Craving Cereal?

Staff Writer
Craving Cereal?

Tell me this doesn’t sound familiar: you just finished a delicious dinner at one of Princeton’s wonderful dining halls, but you still want a little something more. You could go for the classic dessert, or the trendy banana, but instead your eyes seem to go straight to the cereal. You justify your decision. Cereal’s not that bad for you, right?

Although I too am a huge culprit of the after-meal bowl of cereal, if you’re counting your calories, it might be better to go for that froyo instead (or grab a piece of fruit if that’ll do the trick). Here’s all you need to know about cereal at Princeton:

Let’s start with a nice one: taste. Here are the results of a survey asking students to pick their top four D-Hall cereals. Over 370 students responded!

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Next up, cereals by location. If you’re looking for some Cracklin Oat Bran, don’t head to Forbes!

Whitman:

  • Oat and Honey Granola
  • Smart Start
  • Captain Crunch
  • Raisin Bran
  • Cracklin Oat Bran
  • Cheerios
  • Corn Flakes.

Rocky/Mathey:

  • Oat and Honey Granola
  • Lucky Charms
  • Frosted Mini Wheats
  • Cheerios
  • Cracklin Oat Bran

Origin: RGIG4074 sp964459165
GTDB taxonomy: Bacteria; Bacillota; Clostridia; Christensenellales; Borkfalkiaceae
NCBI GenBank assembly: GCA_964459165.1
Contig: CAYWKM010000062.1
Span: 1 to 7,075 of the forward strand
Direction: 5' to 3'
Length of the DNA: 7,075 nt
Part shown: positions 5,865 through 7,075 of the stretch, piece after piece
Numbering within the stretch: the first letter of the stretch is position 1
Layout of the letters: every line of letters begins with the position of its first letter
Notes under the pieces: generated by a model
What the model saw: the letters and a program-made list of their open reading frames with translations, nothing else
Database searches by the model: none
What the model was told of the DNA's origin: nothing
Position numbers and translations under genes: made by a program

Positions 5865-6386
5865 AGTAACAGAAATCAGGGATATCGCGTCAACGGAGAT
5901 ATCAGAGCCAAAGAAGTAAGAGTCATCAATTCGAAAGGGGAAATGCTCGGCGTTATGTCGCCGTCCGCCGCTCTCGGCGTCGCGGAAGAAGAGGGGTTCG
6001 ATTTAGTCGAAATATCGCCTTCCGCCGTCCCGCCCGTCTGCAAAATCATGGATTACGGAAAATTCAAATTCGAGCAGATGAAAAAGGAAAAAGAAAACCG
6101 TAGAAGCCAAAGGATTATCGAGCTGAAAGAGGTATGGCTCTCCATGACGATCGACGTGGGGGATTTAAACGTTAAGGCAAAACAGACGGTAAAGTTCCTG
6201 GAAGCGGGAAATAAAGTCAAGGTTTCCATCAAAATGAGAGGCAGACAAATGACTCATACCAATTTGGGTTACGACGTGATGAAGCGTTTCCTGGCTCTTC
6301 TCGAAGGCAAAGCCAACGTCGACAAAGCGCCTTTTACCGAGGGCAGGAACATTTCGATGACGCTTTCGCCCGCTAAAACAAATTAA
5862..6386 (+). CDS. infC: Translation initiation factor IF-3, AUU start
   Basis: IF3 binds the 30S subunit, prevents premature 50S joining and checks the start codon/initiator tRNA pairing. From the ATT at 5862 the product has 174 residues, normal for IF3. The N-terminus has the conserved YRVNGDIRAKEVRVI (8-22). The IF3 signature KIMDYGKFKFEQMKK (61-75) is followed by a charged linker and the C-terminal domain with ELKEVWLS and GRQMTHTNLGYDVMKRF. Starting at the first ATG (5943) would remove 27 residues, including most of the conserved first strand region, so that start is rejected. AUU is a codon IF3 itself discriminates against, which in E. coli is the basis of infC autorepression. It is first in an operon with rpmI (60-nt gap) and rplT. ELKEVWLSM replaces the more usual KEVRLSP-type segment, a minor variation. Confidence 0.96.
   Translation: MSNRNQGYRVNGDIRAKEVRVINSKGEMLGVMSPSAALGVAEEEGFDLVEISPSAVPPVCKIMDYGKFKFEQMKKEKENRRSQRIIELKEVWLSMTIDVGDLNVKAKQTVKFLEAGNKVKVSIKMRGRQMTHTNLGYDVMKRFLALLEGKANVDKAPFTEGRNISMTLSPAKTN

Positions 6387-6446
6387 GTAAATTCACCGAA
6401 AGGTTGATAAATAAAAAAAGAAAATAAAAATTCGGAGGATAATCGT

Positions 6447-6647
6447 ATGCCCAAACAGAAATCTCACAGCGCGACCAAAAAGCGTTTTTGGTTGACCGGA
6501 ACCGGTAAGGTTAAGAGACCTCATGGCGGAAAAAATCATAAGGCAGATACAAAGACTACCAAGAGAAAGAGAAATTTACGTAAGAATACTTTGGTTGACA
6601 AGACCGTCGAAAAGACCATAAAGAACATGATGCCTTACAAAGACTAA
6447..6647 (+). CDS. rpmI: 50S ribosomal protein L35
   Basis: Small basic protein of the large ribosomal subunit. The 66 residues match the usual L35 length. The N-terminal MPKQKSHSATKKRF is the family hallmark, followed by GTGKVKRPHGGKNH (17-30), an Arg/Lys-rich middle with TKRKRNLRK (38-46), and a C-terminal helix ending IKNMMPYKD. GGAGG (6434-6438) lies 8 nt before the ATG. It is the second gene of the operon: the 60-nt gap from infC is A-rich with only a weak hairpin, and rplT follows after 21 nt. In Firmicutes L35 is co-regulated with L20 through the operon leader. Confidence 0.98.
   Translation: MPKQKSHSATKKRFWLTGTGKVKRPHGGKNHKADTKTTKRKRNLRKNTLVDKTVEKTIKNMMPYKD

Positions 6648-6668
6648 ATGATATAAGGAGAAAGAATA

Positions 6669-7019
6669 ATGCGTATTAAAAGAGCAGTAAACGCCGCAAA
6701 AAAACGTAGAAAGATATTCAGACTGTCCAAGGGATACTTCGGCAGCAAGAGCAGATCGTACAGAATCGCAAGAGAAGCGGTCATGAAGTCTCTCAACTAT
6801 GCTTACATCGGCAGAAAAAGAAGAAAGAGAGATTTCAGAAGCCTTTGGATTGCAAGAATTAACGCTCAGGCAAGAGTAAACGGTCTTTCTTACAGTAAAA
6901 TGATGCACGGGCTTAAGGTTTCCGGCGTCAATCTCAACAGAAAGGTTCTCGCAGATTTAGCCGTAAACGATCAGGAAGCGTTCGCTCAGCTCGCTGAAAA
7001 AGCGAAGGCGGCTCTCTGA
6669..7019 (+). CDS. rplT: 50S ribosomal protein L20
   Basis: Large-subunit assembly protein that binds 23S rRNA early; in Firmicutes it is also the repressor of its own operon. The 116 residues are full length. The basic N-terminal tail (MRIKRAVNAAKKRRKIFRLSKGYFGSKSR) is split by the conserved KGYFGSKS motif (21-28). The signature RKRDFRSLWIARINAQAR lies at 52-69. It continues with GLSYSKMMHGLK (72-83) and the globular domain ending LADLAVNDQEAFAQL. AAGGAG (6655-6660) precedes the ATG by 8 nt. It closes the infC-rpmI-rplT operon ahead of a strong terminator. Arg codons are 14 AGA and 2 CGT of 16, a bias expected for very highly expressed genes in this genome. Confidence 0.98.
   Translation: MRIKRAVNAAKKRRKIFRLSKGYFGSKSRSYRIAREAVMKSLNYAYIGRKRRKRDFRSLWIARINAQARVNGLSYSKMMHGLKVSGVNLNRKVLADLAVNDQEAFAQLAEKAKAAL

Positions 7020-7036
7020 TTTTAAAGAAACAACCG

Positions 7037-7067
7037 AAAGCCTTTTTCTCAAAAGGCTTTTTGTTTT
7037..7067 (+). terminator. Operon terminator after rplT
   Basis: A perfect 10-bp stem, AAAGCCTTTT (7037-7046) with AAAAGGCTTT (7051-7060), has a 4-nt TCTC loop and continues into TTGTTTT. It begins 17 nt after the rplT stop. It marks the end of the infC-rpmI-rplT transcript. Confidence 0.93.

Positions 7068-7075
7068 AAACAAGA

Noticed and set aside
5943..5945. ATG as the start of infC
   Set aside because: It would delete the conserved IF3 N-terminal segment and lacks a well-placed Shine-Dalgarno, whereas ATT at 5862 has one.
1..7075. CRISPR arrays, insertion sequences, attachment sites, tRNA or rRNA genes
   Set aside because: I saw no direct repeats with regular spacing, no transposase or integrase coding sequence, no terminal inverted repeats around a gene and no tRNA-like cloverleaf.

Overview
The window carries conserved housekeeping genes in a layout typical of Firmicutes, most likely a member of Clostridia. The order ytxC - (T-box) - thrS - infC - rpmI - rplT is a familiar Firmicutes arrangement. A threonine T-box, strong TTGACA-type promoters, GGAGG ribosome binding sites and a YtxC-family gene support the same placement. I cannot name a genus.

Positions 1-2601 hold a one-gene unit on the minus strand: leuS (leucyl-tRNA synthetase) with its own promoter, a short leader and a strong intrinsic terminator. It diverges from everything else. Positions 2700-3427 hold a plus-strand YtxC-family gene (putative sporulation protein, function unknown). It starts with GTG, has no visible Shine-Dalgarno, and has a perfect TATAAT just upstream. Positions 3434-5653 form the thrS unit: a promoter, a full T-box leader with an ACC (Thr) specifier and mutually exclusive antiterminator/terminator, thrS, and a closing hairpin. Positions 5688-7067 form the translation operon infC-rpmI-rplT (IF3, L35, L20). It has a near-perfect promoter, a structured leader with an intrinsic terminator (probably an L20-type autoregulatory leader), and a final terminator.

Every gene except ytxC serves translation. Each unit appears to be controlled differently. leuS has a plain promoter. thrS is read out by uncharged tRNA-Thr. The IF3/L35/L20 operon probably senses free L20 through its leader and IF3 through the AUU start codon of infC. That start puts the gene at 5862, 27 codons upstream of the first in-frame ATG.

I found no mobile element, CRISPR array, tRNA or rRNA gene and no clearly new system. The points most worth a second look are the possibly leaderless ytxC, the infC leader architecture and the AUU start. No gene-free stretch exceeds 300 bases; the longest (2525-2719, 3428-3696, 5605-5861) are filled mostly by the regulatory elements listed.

• Rice Chex
  • Raisin Bran Crunch

Photo by Lawrence Yu

Photo by Lawrence Yu

Wu/Wilcox: 

  • Cracklin Oat Bran, Smart Start
  • Kashi Cinnamon Harvest
  • Captain Crunch
  • Rice Chex
  • Cheerios
  • Cocoa Puffs
  • Lucky charms
  • Kashi Heart to Heart

Forbes:

  • Apple Jacks
  • Corn Flakes
  • Raisin Bran
  • Kashi Cinnamon Harvest
  • Captain Crunch
  • Oat and Honey Granola
  • Rice Chex
  • Smart Start
  • Kashi Heart to Heart
  • Lucky Charms

And last but not least, nutrition. First, here are some fun (and by fun, I mean health) facts about some D-Hall regulars:

  • Rice Chex- gluten free (made from rice instead of wheat, hence the name)
  • Cheerios- studies have proven that a serving of Cheerios can lower bad (LDL) cholesterol. For more information, check out this website.

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  • Smart Start- contains clusters of antioxidants, specifically vitamoins A, C, and E, including Beta Carotene,
  • Kashi Heart to Heart, Kashi Cinnamon Harvest, Raisin Bran, Oat and Honey Granola, and Frosted Mini Wheats- all of these cereals contain a moderate amount of protein (5+ g per 3/4 cup serving)

And finally, the nasty one: calories and sugar. You might want to think twice before shoveling more granola on top of that low-fat, low-calories yogurt…

So as not to leave you on a sour (or rather, extremely sugary) note, here’s my final piece of advice on how to successfully navigate D-Hall cereals: Try and steer clear of the crazy unhealthy ones, such as Cracklin Oat Bran (sorry OA fanatics), but if all that looks appealing at dinner one day is cereal, go ahead and have a bowl (preferably with skim milk)!

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